Cogswell District Redevelopment Project

The Cogswell District is one of the biggest city-building projects in the history of Halifax.

A new neighbourhood will soon be built – where the Cogswell Interchange now stands – designed to connect downtown with the north end and waterfront, creating a stronger, more inclusive network of communities.

On June 5, 2018 Regional Council approved the 60% design and gave direction to move to the next stage of the process – completing the 90% design. To inform this next milestone, Regional Council requested a collaborative public engagement initiative to inform the final design of public spaces and detailed land use policy for the Cogswell District.

Public feedback, gathered during engagement sessions held from August through October 2018, is being used to inform the 90% design which will be presented as part of a staff report to Regional Council in the new year. See below to access the Engagement Report.

What are public spaces? Public spaces are open and accessible to all people regardless of ownership. This includes sidewalks, bikeways, bus stops, streets, parks, public courtyards, plazas, and other open spaces.

High-quality public spaces are an essential component for the success of the Cogswell District. It will support the day-to-day experiences that:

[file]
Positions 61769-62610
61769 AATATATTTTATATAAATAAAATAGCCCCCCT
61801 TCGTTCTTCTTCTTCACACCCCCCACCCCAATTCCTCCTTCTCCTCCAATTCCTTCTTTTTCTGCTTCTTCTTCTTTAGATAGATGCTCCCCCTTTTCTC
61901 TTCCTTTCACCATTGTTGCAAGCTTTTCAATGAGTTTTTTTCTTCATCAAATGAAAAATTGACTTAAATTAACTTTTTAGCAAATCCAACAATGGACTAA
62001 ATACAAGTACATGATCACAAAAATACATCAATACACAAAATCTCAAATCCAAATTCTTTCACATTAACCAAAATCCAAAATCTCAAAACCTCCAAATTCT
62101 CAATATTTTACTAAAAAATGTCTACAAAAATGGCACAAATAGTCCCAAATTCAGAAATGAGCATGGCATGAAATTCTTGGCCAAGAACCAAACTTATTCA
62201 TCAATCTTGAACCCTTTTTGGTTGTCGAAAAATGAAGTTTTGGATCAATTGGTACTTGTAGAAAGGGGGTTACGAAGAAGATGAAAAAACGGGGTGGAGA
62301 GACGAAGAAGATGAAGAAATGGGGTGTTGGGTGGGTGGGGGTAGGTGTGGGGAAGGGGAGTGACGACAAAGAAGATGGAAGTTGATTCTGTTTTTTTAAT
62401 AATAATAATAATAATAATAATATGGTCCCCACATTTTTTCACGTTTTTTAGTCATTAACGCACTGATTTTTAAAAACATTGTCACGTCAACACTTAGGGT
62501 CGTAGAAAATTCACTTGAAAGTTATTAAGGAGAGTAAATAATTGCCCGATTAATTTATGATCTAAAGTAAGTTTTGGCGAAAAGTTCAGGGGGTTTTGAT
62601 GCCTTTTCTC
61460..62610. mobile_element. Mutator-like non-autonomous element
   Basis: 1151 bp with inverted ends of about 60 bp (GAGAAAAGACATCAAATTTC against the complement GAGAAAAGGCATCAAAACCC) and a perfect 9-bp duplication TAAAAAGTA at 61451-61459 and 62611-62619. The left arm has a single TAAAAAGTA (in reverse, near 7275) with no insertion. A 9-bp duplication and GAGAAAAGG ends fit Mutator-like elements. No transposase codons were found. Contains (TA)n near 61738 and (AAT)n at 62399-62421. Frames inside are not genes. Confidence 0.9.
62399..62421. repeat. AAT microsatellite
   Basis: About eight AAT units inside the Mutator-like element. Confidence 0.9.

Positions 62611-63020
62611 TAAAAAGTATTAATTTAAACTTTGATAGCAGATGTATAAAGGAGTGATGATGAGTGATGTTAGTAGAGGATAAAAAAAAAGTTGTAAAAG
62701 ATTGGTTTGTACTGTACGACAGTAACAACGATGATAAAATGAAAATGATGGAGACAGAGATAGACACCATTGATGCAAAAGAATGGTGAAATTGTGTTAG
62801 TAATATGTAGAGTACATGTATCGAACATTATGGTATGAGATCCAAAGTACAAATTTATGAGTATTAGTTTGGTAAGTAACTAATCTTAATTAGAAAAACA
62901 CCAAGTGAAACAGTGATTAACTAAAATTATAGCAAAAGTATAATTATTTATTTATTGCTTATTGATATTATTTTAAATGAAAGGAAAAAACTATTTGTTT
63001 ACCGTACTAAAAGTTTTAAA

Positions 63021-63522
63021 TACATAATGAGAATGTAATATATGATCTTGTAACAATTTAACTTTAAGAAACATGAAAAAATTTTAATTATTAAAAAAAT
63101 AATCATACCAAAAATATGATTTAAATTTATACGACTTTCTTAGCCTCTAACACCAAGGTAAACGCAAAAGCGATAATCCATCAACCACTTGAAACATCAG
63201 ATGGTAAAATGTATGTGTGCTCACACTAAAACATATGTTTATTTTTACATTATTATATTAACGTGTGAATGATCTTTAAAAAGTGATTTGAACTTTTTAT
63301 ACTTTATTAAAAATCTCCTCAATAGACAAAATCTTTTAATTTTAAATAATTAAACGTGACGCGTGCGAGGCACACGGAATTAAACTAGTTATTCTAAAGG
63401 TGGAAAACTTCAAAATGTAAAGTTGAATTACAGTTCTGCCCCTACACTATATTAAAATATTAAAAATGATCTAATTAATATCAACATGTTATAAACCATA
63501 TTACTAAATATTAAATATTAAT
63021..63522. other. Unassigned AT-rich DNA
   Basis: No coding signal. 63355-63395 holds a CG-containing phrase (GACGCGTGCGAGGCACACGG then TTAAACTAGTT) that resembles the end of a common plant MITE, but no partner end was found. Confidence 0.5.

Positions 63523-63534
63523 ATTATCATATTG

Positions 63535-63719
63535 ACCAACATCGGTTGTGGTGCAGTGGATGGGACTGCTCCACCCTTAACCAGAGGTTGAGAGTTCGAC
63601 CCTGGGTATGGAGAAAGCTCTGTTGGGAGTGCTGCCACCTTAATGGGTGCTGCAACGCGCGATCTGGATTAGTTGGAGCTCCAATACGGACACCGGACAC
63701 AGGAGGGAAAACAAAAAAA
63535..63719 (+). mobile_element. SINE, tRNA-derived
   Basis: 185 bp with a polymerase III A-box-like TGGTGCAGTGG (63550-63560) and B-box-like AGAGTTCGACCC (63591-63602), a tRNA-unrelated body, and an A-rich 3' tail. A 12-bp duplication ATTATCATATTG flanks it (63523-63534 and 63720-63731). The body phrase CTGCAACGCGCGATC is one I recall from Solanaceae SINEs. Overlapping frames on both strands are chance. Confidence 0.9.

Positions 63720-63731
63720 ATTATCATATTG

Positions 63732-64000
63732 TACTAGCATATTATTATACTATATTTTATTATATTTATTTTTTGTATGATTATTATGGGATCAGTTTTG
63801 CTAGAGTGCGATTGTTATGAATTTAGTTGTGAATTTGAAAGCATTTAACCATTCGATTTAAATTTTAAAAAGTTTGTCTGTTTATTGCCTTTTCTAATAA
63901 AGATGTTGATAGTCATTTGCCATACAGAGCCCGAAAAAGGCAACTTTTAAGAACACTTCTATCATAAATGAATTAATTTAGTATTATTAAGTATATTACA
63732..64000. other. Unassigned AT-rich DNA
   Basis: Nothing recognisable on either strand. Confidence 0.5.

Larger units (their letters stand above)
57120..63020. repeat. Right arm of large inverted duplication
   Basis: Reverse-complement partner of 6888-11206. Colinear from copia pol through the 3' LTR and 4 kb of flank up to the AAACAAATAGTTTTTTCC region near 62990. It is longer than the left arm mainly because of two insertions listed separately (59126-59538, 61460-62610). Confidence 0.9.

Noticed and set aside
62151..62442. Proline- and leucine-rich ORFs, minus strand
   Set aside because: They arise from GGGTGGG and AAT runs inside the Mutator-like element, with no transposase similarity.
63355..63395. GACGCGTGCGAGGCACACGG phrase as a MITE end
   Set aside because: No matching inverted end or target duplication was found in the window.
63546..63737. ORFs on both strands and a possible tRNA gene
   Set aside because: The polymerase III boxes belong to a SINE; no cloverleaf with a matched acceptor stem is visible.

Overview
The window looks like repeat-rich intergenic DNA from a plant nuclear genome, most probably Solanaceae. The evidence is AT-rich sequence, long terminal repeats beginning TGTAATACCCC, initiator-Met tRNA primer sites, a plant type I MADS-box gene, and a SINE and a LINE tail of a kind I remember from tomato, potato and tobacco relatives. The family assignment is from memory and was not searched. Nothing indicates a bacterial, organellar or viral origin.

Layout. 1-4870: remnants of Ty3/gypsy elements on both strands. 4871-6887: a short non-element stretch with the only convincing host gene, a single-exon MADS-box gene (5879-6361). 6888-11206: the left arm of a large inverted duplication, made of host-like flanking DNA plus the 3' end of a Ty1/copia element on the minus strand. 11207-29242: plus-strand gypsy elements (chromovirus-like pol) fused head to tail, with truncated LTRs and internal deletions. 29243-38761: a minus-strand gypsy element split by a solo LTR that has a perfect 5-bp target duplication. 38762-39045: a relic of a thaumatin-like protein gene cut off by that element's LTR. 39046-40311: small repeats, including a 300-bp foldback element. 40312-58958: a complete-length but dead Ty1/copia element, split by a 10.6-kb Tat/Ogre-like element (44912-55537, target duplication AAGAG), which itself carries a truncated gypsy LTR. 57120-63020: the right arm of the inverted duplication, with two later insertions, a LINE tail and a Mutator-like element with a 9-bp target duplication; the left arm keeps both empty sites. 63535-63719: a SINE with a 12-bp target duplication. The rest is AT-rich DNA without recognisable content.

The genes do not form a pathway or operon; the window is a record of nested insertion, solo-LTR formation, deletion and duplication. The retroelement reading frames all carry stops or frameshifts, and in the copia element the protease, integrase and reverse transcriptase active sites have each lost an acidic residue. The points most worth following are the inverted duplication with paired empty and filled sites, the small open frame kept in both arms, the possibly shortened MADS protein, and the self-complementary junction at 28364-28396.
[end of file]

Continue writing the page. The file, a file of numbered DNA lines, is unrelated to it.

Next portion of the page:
Attract residents to want to live in the area

Promote walking, cycling and transit use

Attract visitors to discover the unique qualities in the neighbourhood

Feedback about public spaces, received during recent engagement sessions, is being used to inform the 90% design.

What is land use policy? The majority of the Cogswell District is in Precinct #8 of the Downtown Halifax Plan Area. The downtown policy and urban design guidelines describes the vision and the form of development throughout downtown Halifax. Over several weeks in August and September, input will be sought from residents about what should be considered when finalizing the urban design rules for new buildings in the Cogswell District - all while ensuring the vision of the project is achieved.

Feedback received about urban design rules for new buildings is helping inform next steps with future engagement regarding the Municipal Planning Strategy (MPS) and Land Use By-laws (LUB) associated with Cogswell District.

The 90% design is targeted for completion by early 2019, with work on the MPS and LUB extending into 2019.

Want to get up to speed on the Cogswell District concept plan? Visit the document library or view the website for the latest updates.

Public Engagement Results

In the summer and fall of 2018, Cogswell District engagement focused on two topics: public spaces and urban design rules for new buildings.

Engagement included:

  • Nine pop-ups held throughout the Halifax region
  • Key stakeholder engagement meetings with members of the African Nova Scotian and Mi’kmaw communities, as well as representatives from Shelter Nova Scotia
  • A three-day design charrette, including a site visit and expo event at Scotia Square
  • Online engagement including a survey, interactive engagement map, video, and social media